Written by Jinx Kragen | Directed by King Donovan

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This episode is surprisingly appealing. It’s situated on a relatively simple premise: Ann has money to spend but doesn’t know how to spend it. What jumps out to me in this installment is the high quality of the scripting, particularly in the scenes between Thomas, Bessell, Parker, and DeCamp. The dialogue crackles, and the performers have such great chemistry here. Larry Storch is delightfully lecherous in a guest appearance, and the second act builds to a satisfyingly amusing climax. Just a well done episode!

07) Episode 76: “Dark On Top Of Everything Else” (Aired: 01/16/69)

Ann accidentally locks herself in her parents’ basement while housesitting.

Written by Carl Kleinschmitt | Directed by Ted Bessell

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This is probably one of Marlo Thomas’ best performances from the entire series — and it’s such a credit to her, because she spends most of this episode alone. It’s an excellent showcase for physical comedy, as the main sequence involves Ann getting locked in her parents’ basement while housesitting. The bit where she gets caught in the fold-up bed is stellar. Thomas usually shines when given the opportunity for slapstick, and this may be the best of the bunch. Also of note, this episode was directed by Mr. Hollinger himself, Ted Bessell!

08) Episode 77: “The Earrings” (Aired: 01/23/69)

Ann’s fears come true when she loses the new earrings Don gave her.

Written by Howard Leeds | Directed by Russ Mayberry

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Okay, this episode is admittedly a little too “typical” sitcom, but, the performers elevate the pretty stale premise and actually give us many moments of nice, genuine, and well-played comedy. Since the story is uninspired, the script tries (and succeeds) in making up for this through the smaller things — little jokes and little bits. Essentially, That Girl takes a bland plot line and makes it better — showing us precisely why its a series deserving of our attention.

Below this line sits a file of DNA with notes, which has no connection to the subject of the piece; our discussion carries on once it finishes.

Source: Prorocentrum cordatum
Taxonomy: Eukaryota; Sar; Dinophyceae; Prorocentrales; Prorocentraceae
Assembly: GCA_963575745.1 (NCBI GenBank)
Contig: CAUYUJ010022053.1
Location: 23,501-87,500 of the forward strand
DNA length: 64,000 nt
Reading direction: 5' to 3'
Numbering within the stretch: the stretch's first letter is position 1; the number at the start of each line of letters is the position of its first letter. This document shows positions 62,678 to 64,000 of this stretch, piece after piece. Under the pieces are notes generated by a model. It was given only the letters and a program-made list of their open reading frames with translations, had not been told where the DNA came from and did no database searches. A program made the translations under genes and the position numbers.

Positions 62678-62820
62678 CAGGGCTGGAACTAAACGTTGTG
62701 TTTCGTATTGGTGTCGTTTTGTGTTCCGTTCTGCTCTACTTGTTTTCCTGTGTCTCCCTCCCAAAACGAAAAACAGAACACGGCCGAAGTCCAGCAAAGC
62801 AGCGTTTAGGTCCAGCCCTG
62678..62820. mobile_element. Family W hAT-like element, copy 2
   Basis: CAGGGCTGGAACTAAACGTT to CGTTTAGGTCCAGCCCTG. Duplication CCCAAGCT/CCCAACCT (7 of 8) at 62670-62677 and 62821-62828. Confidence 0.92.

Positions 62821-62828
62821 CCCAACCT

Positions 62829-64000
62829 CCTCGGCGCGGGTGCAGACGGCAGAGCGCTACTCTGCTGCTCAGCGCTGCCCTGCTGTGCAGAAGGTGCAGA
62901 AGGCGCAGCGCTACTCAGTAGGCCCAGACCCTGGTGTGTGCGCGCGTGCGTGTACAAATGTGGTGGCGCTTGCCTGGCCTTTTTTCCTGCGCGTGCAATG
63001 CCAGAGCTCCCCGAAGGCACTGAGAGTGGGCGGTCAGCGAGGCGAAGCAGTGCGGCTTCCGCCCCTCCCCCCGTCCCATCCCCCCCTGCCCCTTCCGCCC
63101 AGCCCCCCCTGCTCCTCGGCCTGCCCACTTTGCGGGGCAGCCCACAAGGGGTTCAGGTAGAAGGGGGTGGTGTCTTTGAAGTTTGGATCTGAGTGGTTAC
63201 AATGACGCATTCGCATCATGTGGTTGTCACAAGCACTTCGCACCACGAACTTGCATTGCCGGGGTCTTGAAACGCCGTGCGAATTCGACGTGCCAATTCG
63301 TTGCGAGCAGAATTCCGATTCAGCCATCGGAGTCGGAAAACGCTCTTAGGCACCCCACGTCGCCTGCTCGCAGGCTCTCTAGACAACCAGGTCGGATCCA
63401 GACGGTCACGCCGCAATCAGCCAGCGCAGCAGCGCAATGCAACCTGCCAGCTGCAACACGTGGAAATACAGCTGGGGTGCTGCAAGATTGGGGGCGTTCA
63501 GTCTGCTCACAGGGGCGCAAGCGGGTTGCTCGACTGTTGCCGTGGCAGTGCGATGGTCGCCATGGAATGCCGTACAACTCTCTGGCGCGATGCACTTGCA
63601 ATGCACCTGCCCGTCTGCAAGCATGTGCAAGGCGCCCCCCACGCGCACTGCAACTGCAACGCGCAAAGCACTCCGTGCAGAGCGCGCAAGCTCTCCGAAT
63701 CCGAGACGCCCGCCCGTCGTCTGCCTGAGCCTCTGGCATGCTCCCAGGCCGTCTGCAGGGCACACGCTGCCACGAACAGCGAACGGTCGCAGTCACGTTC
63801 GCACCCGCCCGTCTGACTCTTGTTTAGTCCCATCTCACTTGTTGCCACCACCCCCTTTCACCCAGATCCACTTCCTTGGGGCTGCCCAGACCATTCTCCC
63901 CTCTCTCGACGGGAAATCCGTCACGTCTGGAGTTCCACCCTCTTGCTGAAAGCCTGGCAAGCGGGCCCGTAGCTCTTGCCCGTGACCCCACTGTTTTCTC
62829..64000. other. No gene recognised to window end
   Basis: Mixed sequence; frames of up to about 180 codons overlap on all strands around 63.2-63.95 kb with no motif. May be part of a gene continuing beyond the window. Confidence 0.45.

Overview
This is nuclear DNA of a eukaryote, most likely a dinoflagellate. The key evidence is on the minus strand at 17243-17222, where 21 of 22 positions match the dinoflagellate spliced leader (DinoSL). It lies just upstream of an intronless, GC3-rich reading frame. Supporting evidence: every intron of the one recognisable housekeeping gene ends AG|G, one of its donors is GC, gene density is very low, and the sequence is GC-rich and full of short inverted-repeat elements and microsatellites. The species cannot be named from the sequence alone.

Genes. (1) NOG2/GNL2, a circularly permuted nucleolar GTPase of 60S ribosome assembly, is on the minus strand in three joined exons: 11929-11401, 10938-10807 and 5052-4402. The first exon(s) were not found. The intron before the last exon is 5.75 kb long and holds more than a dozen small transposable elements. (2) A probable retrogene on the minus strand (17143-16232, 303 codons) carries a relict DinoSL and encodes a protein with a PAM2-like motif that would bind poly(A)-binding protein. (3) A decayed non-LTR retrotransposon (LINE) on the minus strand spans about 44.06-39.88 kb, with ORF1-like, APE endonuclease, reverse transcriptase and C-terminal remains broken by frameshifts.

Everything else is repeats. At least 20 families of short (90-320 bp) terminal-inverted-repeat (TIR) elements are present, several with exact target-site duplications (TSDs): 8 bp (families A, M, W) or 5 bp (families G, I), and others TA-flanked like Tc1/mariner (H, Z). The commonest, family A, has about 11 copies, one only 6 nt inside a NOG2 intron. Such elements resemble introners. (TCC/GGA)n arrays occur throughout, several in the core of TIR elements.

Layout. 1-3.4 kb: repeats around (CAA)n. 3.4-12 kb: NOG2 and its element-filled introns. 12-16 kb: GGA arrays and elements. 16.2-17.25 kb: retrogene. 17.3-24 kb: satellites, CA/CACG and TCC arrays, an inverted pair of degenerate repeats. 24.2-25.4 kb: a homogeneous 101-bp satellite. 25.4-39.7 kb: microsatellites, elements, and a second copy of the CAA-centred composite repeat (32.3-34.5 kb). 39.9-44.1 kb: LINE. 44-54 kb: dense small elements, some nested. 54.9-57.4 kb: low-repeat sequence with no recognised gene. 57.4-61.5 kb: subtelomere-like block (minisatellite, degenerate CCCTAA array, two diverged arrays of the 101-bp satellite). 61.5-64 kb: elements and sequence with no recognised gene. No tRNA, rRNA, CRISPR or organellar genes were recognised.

09) Episode 80: “There Was A Time Ann Met A Pie Man” (Aired: 02/13/69)

Ann is hired for a television sketch in which she gets hit in the face with a pie.

Written by Milt Rosen | Directed by Russ Mayberry

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The “old pie in the face” gag is called the “old pie in the face” gag for a reason, and we don’t necessarily appreciate it as much today as did audiences of the silent era. The novelty has worn off. However, there is still something inherently funny about someone with an inflated sense of self being brought down to earth — and that’s when the gag works best: when the person being pie-d really deserves it. And, no offense to Ann Marie, but it’s nice to see her get it. It’s funny, it hasn’t been done on this show before, and it (oddly enough) helps make her character more relatable.

10) Episode 85: “Bad Day At Marvin Gardens” (Aired: 03/20/69)

Lou and Donald get into a heated game of Monopoly on a rainy day.

Written by Carl Kleinschmitt | Directed by Danny Arnold

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Once again, this episode is a triumph of the simple premise design: Ann, Don, and her parents play Monopoly. Now, admittedly, this isn’t the riotous, deliciously vindictive playing we’d see the Family do on The Carol Burnett Show, but the law of sitcom games dictates that at least one of the players be super competitive. Here, it’s Lou, and Parker is excellent at wringing extra laughs from this already amusing and well-written script. As usual, the That Girl cast raises the quality of an episode through the performances. Very entertaining episode.

 

Other episodes that didn’t quite make the list above include: both parts of “7 14,” a cinematic installment in which Ann and Donald head out to Los Angeles, “Just Donald And Me And Jerry Makes Three,” which affords Kopell his best moments of the series, “Should All Our Old Acquaintance Be Forgot,” an amusing New Years Eve themed episode, “The Homewrecker And The Window Washer,” which features some great guest performances — like the divine Bobo Lewis (and most deserves to be included on the above list), “My Sister’s Keeper,” a laugh-lite episode that features Marlo Thomas’ sister as a singing nun and Danny Thomas in a cameo as a Priest, and “It’s So Nice To Have A Mouse Around The House,” one of Marlo’s favorites, in which Ann Marie is tormented by a rodent.

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*** The MVE Award for the Best Episode from Season Three of That Girl goes to…..

“Dark On Top Of Everything Else”

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Come back next Tuesday for the best from Season Four! And tune in tomorrow for a new Wildcard Wednesday post!

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2 thoughts on “The Ten Best THAT GIRL Episodes of Season Three

  1. I love that you included “…Ann Met a Pieman” here. I love slapstick humor of this type, and it was funny seeing Ann get it. Also the leadup to her “pieing” had a couple neat comedy “blackouts” which someone on the Net compared to those seen on “Laugh-In”. To me they had a stronger resemblance to the quick comedy blackouts seen starting the next season on “Love American Style”, which shows that this show was in a way ahead of its time.

    • Hi, Jon! Thanks again for reading and commenting.

      One thing I like about this series is that there’s a bit of self-reflexivity when it comes to comedy (i.e. the episode with Milton Berle and Danny Thomas) and what is considered funny (a dozen episodes about Don’s writing career come to mind). This episode takes ye olde pie-in-the-face gag and demonstrates why it’s humorous. It’s a primal bit and used terrifically here.